Churning Takes a Toll

New Orleans-Refinancing may be a boon to loan originators, but loan servicers are finding that the longest refi boom in history is taking a toll on their productivity.

Specifically, the direct costs of servicing loans rise as a result of portfolio "churning." A heavy load of loan boarding and loan satisfaction activity has strained the industry, according to Michael Borum, a Chase Manhattan Mortgage executive who spoke at the MBA's National Mortgage Servicing Conference.

Direct expenses for loan servicing totaled $79 per loan in 2001, as the current refinancing boom was taking off, according to data from the Mortgage Bankers Association of America. In 2000, a more placid year, direct expenses totaled $71 per loan.

The heavy pace of portfolio churning is also putting a strain on loan servicing staff, according to the MBA data. The MBA's cost of servicing study found an 11% drop in the number of loans serviced per full-time employee in 2001.

Whereas lenders reported servicing 1,162 loans per employee in 2000, that figure fell to 1,034 per employee in 2001.

However, the MBA has also found some good news for servicers. The average size of loans in servicing portfolios continues to grow, to $105,000 in 2001.

And ancillary income has risen 28% since 1998, Mr. Borum said. Lenders are collecting more fee income from payoffs, insurance sales and late fees.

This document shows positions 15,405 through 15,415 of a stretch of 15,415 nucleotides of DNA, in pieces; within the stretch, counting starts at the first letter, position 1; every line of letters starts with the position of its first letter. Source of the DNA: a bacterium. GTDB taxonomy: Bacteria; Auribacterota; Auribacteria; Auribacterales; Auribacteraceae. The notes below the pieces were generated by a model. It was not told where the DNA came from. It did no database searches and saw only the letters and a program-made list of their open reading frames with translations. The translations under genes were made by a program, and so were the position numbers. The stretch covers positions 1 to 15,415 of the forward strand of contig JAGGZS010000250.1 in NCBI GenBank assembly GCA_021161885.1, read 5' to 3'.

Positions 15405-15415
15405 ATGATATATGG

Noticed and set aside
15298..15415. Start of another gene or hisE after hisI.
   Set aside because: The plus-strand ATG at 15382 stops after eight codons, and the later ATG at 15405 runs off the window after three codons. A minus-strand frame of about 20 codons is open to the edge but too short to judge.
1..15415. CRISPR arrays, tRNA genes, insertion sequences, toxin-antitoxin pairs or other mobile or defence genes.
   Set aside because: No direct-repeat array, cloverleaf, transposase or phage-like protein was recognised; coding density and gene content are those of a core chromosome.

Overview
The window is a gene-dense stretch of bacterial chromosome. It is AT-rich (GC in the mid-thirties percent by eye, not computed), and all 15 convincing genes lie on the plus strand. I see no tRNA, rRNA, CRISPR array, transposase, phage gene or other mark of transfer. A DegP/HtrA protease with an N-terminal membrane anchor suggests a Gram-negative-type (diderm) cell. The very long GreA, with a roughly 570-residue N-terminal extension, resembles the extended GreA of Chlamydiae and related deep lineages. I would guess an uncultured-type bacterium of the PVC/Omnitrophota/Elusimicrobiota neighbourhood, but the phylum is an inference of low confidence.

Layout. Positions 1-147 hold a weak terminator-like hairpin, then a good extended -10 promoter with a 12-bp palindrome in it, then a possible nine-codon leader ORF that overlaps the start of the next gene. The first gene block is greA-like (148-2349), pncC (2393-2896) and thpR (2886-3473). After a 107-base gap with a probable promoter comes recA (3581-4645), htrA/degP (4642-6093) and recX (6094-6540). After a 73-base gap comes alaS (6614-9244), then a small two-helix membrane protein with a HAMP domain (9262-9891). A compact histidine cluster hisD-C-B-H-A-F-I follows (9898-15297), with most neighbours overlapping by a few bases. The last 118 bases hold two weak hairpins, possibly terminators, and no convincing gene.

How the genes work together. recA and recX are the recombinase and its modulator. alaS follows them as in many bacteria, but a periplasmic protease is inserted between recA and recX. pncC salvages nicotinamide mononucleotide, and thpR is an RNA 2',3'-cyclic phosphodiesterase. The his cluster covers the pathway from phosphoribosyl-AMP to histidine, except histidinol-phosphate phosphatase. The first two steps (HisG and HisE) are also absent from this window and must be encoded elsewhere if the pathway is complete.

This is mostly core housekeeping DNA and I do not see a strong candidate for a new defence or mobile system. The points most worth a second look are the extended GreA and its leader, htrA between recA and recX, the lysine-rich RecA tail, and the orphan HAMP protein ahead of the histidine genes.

Still, refinancing has put a financial burden on servicing shops, most notably in the form of amortization and impairment costs. Net financial income per loan fell to $44 in 2001, down from a gain of $111 in 2000.

And so far, the MBA has found little evidence that mega-servicers are capitalizing on economies of scale to beat their smaller competitors in terms of servicing performance.

"The small servicers and the midtier servicers have performances that are better than the mega-servicers," Mr. Borum said. Tony Ebers, executive vice president for home loan servicing at IndyMac, said studies have found 52 distinct cash flow items associated with loan servicing, providing lenders with a variety of opportunities to maximize loan servicing income.

"It is all about maximizing mortgage duration and maximizing our returns," he said at the MBA conference.

Escrow income and "float" interest income are the second biggest engine of servicing profits, he said.

Late fees, prepayment penalties and cross-sell income also provide servicers with a chance to improve their financial performance, he said. To maximize these variable sources of income, he said lenders "need to get very granular," understanding individual borrower behavior and loan product characteristics.

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